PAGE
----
From time to time we would go to the shooting range outside town and do some shooting with a variety of weapons. My all time favorite is the RPG 7. It is incredibly loud and very effective if used correctly. It is in the same class as the AK47 in the sense that it stood the test of time and is still widely used today. The biggest draw back of it is the back blast it creates when it is fired. It can be seen in some of the pictures below.
RPG being fired.
RPG rockets and boosters.
RPG being fired. Note back blast behind weapon.
RPG airburst: at 900m the rocket detonates.
RPG again from standing position.
Explosion on impact.
40mm Grenade launcher, or "snotneus"
A few brave donkeys.
R1 rifle grenade.
Rifle grenade impact.
7.62 LMG or MAG impact on wall.
Eventually we started going on what was called a "Myn Jag" (mine hunt/sweep), the platoon would go out for a week or two at a time and follow up on information about possible ammo cashes in and near Sector 10. This turned out to be great fun. I was to spend time in the bush again, lots of mine sweeping. Seeing new places, visiting a lot of the bases in Sector 10. Some of the names I can remember; Ombalantu, Mahnene, Ruacana, Omungalumwe, Ocongo, Alpha Tower, and other bases of which I can not remember the names.
It would all start with us getting the orders saying that we will be going out in a day or two. We would then start preparing and making arrangements for food, and have the Buffels checked. Food is in the form of ration packs or " rat packs " as they are affectionately referred to. Fortunately, one of the guys in the section had a brother working as a chef, so we would get all kinds of stuff to take along; potatoes, onions, tamatoes, cheese, cooking oil, canned sausages and meat, bread, rusks, condensed milk, long life milk and more. On some outings I think we ate better than the guys at base!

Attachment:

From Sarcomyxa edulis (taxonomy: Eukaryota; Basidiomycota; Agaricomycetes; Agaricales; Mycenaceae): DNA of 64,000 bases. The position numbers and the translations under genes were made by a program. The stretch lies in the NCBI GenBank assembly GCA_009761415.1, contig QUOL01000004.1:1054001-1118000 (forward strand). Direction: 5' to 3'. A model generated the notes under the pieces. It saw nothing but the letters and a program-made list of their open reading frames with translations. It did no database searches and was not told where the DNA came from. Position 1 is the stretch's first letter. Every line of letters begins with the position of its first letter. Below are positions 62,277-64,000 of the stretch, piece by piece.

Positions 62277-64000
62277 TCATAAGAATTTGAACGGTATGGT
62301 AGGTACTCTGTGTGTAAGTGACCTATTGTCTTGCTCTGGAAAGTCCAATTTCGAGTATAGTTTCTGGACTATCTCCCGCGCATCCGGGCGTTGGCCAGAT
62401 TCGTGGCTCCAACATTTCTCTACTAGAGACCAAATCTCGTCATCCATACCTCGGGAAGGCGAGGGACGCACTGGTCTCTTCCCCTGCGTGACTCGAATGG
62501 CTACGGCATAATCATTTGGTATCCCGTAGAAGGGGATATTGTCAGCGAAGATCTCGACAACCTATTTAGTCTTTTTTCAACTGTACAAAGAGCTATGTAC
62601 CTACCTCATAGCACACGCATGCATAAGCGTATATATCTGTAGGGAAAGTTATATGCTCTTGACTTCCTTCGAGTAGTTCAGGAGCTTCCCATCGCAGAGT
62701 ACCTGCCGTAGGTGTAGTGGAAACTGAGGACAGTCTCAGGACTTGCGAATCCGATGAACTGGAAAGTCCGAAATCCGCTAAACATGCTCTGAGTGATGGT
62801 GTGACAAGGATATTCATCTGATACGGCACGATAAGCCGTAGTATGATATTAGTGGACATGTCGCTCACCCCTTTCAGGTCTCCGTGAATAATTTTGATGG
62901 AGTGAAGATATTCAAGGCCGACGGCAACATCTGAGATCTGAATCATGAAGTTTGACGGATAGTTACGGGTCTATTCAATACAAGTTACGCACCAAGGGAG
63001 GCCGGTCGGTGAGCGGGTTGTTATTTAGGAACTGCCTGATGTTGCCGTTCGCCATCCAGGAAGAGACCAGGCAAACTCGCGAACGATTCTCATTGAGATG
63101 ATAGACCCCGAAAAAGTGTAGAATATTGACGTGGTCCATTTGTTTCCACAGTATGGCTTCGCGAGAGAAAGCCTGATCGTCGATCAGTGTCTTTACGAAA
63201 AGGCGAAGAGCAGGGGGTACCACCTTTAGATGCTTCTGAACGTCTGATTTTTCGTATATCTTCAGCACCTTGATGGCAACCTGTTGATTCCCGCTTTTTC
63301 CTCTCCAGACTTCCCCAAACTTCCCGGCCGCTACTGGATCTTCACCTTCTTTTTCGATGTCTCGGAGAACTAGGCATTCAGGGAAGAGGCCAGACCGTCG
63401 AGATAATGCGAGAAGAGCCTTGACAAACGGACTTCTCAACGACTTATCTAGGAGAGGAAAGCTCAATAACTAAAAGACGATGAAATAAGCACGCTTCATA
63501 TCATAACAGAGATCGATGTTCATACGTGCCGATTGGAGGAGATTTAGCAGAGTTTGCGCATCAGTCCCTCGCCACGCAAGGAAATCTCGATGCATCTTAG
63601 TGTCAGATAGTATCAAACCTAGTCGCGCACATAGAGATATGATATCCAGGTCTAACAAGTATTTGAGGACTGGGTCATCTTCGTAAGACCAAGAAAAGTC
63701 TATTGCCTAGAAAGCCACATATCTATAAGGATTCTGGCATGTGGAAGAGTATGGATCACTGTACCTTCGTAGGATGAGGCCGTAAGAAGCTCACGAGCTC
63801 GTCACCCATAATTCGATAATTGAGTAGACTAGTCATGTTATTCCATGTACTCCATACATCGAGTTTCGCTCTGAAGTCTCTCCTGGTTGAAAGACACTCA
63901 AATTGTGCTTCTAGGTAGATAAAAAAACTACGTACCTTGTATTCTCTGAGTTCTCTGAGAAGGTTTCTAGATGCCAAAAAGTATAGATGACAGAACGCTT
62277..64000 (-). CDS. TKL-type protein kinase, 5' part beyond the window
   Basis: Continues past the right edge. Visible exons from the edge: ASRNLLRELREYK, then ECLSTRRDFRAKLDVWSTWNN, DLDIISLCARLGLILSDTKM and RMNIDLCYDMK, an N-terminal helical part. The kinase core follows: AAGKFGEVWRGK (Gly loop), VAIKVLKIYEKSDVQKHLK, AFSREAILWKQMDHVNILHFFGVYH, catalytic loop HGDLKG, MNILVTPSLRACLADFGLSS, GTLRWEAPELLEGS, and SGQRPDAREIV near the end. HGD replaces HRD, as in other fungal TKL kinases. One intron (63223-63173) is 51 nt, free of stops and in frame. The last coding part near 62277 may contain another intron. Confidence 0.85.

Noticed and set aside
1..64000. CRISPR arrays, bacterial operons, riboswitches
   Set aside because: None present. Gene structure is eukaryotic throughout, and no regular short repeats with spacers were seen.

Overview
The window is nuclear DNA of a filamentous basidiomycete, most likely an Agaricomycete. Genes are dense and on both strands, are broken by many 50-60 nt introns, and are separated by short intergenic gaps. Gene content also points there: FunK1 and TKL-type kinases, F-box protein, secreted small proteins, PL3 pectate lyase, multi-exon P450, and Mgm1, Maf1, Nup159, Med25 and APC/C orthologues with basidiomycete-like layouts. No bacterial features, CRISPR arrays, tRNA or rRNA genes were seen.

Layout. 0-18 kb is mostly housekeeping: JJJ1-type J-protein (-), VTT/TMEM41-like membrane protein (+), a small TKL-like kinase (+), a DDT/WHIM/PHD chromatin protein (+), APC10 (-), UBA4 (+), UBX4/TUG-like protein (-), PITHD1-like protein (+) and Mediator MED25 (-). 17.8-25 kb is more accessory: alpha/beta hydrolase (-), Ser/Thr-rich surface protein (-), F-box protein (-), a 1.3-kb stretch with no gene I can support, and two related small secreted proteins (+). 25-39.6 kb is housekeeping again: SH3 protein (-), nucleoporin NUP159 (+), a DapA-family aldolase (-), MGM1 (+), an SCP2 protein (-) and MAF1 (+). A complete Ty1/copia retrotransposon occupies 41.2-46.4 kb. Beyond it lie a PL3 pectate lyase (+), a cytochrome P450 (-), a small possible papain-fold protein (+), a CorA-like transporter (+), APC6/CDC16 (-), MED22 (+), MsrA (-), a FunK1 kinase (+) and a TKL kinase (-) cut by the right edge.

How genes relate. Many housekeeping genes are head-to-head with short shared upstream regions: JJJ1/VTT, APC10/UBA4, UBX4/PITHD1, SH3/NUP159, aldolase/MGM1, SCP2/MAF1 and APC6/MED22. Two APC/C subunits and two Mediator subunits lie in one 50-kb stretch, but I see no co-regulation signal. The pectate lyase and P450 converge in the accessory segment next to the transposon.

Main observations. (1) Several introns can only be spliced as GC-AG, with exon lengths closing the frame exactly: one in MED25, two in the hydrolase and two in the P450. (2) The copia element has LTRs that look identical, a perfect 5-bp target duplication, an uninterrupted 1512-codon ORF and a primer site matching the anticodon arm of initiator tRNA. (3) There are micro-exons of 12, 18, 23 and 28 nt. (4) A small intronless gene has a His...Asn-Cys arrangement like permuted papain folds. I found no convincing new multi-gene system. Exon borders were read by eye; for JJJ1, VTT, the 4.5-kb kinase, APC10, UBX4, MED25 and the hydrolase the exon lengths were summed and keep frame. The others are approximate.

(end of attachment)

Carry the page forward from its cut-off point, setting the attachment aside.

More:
We would make sure that all our personal kit was in order and on the morning that we moved out, the last stop was the magazine to get extra ammo and other weapons. This consisted of a 7.62mm LMG and a 40mm grenade launcher for each section, we would also get an RPG7, trip flares and claymore mines.
On one occasion we were in the process of drawing weapons when the new store man was playing with a detonator that had been removed from a fragmentation grenade. Several of us told him to put it down, but he was a real " GV " and would not listen. Then come the bang, followed by the scream, 2 fingers missing. Well, we warned him!